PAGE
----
The Bright Angel Trail had several destinations or turnaround points along its way to the Colorado River at the base of the canyon. At the top of the trail there was a sign warning about the dangers of trying to make the full hike in one day, especially during the heat of summer, which we were clearly avoiding. The benefit of coming before the peak season was emptier trails and more comfortable weather, but it also meant water was not available at all of the points along the trail where it would be in the summer. The weather made that a more than reasonable trade off. Whenever you start off a hike with a family and five small kids, the hikers around you, particularly those who were already struggling and considering or actively turning around, feel the need to comment on the age of your children and the “bravery” or “ambition” of the parents. I do not like those people. It is a classic case of judging a book by its cover, and frankly, unsolicited parenting advice. (I get my worst case of unsolicited advice, given to me passive-aggressively through a child in a few days. It was the low light of the trip. I’m still mad.) The spirit and kindness of our fellow hikers would change dramatically as we got further into the trail, as it always does.
Our kids are not novice hikers. They aren’t beginners. When we search for trails we had to stop looking for “family friendly” as a descriptor or we would come up with a series of 2 mile flat, often paved, “treks”. No, thank you! Each year there is a little adjusting to the skill level of the youngest in the bunch; this year was the first time we could say “goodbye” to the hiking backpack as William hit the ground running. (Last year he would hike for a big portion of our routes, but eventually needed to be in the backpack. This year it wasn’t until the ascent that he sometimes climbed onto Nick’s shoulders for a stretch.) But we had typically set out to master 6-7 mile mountain hikes. They could hang.
However, they are still kids. And they still fall sometimes or whine. And one kid in particular is a screamer. When Grace is in nature she is at her best. She loves the outdoors. She loves being the “lead dog” on the trail. But when she falls, she falls hard. And on this hike she fell HARD. She tripped and, I am told, hit her head HARD on a huge rock. I was a little ways back, walking with William, when I saw her fall and heard the SCREAM. Nick as close by, but she wanted me…so I tried to hustle up to my girl and calm her. The nearby hikers became the worst helicopter hikers, asking if she was okay, and offering that we should turn back. Here’s what I know about my girl: the louder the scream, the more it’s her battle to pull herself back to balance. Injuries for her usually hurt her confidence more than anything, and that makes her mad. And she HATES the attention that comes with a fall (except in the form of a hug from me.) She does not want to talk to anyone, although adults struggle to let a kid cry without bombarding them with questions and well-meaning conversation hoping to distract. Here’s what else I know about my girl: If I hold her, give her a minute to calm down without talking about it, and then threaten to “throw that rock that tripped you” or “yell at that roller skate for falling” she will giggle, hop out of my arms, and run back to whatever she was doing before. This is why Lucas is so good at comforting her. He just holds her hand and doesn’t talk about it. Despite the other hikers’ reactions, which would have had you believe Grace was going to need to be airlifted back to the top of the trail, Grace voted that we keep going to the next milestone. She didn’t complain again for the course of the hike.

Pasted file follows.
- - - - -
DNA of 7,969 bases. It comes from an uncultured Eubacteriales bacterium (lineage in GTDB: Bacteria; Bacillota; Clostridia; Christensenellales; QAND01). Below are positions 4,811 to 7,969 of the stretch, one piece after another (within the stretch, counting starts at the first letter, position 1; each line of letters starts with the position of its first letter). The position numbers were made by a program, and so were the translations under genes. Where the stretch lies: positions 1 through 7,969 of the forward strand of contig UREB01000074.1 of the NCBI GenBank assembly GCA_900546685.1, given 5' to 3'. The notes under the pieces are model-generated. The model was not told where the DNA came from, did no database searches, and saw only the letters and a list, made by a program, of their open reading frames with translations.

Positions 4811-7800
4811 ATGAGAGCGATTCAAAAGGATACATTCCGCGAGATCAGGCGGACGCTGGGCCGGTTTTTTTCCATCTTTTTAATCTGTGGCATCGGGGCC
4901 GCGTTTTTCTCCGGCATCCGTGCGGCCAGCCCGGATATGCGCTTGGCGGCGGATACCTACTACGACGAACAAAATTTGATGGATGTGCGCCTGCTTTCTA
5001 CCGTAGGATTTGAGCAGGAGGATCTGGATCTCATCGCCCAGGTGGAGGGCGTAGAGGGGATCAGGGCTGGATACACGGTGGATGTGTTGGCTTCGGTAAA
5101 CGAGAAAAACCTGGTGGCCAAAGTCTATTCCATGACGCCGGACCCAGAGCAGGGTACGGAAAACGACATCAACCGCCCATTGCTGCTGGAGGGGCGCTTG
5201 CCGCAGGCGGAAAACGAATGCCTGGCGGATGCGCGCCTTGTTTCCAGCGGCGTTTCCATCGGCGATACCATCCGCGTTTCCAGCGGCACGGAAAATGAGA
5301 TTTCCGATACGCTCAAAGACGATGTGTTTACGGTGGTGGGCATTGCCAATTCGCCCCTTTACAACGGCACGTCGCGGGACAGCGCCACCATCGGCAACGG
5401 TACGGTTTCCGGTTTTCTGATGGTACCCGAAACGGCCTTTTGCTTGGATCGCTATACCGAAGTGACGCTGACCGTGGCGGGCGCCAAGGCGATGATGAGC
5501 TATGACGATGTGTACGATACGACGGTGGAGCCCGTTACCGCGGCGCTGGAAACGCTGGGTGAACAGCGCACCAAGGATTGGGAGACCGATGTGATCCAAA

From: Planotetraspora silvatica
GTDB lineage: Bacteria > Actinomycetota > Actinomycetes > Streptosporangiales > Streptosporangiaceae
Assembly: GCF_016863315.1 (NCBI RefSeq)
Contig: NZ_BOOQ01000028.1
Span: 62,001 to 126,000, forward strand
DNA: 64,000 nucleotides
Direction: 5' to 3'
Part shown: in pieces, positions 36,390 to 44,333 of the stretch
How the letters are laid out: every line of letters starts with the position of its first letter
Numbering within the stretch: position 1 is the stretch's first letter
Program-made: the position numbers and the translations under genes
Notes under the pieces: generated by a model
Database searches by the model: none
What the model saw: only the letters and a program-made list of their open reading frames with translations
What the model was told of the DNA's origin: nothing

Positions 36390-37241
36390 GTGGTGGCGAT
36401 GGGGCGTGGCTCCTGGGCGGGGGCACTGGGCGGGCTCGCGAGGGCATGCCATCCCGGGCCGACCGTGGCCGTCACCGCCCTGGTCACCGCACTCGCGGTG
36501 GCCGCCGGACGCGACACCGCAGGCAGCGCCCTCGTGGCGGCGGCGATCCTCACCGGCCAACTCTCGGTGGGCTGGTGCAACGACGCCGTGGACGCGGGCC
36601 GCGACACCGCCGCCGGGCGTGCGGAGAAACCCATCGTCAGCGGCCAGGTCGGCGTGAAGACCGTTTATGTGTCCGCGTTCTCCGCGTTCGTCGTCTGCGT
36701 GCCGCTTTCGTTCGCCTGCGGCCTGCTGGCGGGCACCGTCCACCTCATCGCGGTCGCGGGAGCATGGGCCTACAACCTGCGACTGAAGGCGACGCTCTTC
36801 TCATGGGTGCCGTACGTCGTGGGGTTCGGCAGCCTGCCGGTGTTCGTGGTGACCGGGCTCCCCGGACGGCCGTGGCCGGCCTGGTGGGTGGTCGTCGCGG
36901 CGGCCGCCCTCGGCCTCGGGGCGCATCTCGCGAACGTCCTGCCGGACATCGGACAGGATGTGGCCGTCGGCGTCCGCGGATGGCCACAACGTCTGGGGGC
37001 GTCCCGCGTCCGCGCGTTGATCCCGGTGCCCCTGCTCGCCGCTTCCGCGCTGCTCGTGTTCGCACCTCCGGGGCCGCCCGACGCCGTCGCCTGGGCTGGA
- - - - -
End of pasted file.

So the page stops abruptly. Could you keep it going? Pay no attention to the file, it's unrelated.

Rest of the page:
This particular trail set us up for beautiful views (even more breathtaking than the trail before it) and a feeling of accomplishment. Our final distance was around 11 miles according to our app and honestly it felt hard. It was also so invigorating, and SO CLOSE to attempting that long hike to the bottom. When we finally got to our turnaround point an older man who had hiked up from the river told us we were within a mile of a beautiful stop at the bottom and 5 miles from the river. His encouragement almost convinced us to try. But we had a lot of days of hiking left on this trip, and, like the signs said, “going down was optional, coming up is mandatory.” So we turned a little early, but not without a fire being lit in many of us to get to the skill level where we could take 2-day backpack hikes and stretch out the adventures. We are not there yet (when we camp it still involves air mattresses and a Big Van full of coolers and chairs and other “gear”) but we were certainly proud of our ability to enjoy this much of the canyon with the other “real” hikers.